|The Singi hut marks the point where those
hiking only the popular northern section of the
Kungsleden leave the main trail. The number of hikers
thins significantly and the whole enterprise feels a bit
more remote. Whether because of fewer hikers, or even
vaster open spaces (photos 1-2), on the second half of
our trek we saw many more reindeer (photo 3) --
typically several good-sized groups each day. Also the
trail conditions seemed slightly easier in parts,
perhaps due to less erosion from hikers, although
rockiness, mud, and boardwalks still ruled the day. By
this point many hikers were nursing foot problems of one
type or another, some needing to cut short their trek;
for whatever reason, the three of us were blissfully
We took a second mountain side trip, to the smaller but distinctly shaped Skierfe (photo 4), sacred to the local Sami people. Weather was better than when we scaled Kebnekaise, with beautiful views from the top (photo 5). In general on the trek we had typical mountain weather: an unpredictable and rapidly-changing mix of sun, gray skies, and rain. Over our nearly two weeks the temperatures began to drop in anticipation of arctic fall, with the welcome effect of reducing the number of mosquitoes. (Early days had notable swarms, with a few hikers even sporting mosquito head-nets.) Even in mid-August we had nearly 24 hours of daylight, handy for hiking and hut life.
The trail was generally very well marked, with signposts at intersections and frequent red dots on rocks or trees. Only once did we make a real mistake: We passed a sign pointing to a small side trail saying, simply, "Bro". None of us were feeling particularly brotherly, so we plodded straight on. It was quite a long way before we came to a wide, rapidly-flowing river, and it dawned on us that "bro" is Swedish for bridge. We ended up fording the river with an Australian friend who had made the same mistake.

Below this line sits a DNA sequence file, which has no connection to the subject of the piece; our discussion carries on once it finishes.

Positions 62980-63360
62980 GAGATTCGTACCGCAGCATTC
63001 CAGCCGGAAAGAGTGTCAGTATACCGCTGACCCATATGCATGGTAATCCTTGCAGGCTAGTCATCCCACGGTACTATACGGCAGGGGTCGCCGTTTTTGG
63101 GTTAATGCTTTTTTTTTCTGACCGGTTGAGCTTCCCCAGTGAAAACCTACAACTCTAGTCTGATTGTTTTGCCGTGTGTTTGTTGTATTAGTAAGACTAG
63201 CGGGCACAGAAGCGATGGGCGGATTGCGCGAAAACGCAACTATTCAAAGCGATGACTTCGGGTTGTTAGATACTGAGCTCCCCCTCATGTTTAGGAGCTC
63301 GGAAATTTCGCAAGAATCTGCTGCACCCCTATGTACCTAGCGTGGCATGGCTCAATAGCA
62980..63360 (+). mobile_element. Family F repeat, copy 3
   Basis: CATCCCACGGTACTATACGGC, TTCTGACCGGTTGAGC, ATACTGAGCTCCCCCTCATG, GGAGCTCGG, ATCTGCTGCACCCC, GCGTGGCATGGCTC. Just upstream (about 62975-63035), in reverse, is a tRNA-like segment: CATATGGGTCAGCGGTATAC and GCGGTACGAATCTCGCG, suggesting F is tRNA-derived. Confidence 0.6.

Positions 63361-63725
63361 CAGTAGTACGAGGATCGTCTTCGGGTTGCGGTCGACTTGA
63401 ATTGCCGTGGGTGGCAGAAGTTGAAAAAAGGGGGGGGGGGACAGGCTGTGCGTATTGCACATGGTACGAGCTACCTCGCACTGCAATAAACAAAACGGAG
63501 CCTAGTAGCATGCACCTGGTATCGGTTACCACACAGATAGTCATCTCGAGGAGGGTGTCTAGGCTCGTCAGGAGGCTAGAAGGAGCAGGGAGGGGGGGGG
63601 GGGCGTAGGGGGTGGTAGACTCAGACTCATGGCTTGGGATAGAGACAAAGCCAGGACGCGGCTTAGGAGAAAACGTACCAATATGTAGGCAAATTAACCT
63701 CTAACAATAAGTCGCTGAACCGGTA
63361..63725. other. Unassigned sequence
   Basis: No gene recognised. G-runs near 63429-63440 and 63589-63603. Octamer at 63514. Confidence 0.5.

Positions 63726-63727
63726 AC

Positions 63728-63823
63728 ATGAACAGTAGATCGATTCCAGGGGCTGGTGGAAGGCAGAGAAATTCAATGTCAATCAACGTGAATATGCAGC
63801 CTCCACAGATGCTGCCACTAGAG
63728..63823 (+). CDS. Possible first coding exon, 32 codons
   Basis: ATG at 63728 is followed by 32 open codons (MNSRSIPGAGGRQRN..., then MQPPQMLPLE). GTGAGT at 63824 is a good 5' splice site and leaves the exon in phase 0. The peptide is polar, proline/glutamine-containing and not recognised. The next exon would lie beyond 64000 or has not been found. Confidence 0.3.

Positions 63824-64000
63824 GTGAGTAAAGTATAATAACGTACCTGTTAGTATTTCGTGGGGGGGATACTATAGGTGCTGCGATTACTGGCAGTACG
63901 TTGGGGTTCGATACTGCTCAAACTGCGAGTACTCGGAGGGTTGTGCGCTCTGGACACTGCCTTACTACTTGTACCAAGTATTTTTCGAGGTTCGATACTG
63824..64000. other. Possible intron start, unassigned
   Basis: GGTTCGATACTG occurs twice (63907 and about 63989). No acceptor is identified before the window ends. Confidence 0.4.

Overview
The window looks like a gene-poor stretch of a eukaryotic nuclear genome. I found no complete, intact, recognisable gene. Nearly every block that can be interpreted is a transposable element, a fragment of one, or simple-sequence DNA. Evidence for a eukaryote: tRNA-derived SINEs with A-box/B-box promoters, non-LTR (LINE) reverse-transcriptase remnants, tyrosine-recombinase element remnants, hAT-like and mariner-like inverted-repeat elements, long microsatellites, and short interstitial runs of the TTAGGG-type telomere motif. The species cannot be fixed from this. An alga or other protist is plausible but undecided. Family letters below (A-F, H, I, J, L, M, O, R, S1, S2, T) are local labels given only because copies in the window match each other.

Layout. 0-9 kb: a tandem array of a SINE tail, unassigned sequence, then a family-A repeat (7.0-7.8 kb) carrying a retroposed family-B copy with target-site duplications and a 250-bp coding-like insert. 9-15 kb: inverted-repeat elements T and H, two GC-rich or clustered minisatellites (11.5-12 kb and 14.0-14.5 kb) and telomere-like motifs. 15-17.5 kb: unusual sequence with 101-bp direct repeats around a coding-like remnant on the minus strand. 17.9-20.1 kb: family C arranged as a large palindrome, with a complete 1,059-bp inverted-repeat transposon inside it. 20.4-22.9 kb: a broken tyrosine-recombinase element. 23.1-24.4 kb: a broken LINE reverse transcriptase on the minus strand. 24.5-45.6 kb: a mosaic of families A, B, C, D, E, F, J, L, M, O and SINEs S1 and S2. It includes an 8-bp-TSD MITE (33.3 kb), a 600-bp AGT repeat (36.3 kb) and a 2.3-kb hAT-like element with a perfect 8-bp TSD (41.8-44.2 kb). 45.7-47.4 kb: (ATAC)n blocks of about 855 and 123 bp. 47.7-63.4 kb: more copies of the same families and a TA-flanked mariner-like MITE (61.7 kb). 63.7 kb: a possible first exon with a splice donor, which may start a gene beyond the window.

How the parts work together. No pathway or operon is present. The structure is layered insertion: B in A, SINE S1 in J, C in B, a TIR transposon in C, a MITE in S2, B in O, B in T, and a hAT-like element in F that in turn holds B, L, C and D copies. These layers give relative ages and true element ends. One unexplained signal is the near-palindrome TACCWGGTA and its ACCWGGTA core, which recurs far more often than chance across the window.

While the first half of our route was unbroken, the second half required one short bus ride (eagerly awaited in photo 6), and several motorboats. The motorboat rides incurred hefty charges, although rowing for free was always an option, as demonstrated by the pair of Latvian hikers in photo 7.
One of the real pleasures in multi-day trekking is getting to know other hikers on the same route, although timing usually diverges after a few days. Remember from the Kungsleden Part 1 travelogue how we planned some double hiking legs, and how the Swedish Tourist Association guarantees an overnight roof over every member's head? We can only imagine how the Dutch family of four tucked away in a cozy room with two bunk beds felt when, at 8:00 PM on a rainy evening, they were informed that a wet and muddy American family of three would be joining them. Their two 17-year-old boys and Emily were scrunched on the floor while the adults got the four bunks. It sounds unpleasant, but luckily that particular hut had a small shop -- we bought beer for everyone, conversation flowed, and by the end of the next night (when we all had our own beds) the two families were fast friends. We also became good friends with a German fellow who's made a life of thru-hiking and was a fount of information. Hikers we met hailed from Sweden (of course), Denmark, Germany, the Netherlands, France, England, Scotland, Latvia, Australia, and Canada.
Our eleven hiking days came to an end at the Kvikkjokk Mountain Station, where we enjoyed a celebratory big dinner, a private room -- still no private bathroom though -- and a typically extensive Swedish breakfast. (Emily declared Stockholm's hotel breakfast to be the best she's had anywhere, and she's been around!) From Kvikkjokk, a carefully orchestrated full day of transportation, including bus, train, and plane, brought us back to Stockholm. With one day to explore the city (photo 8), we just walked around its many islands and neighborhoods, timing our pass by the Royal Palace to see the elaborate changing of the guard (photo 9), complete with brass band on horseback (photo 10). At our plane change in Munich Alex and Jennifer bid goodbye to Emily, headed back to Boston for college year two, while Alex and Jennifer returned home to prepare for further summer adventures.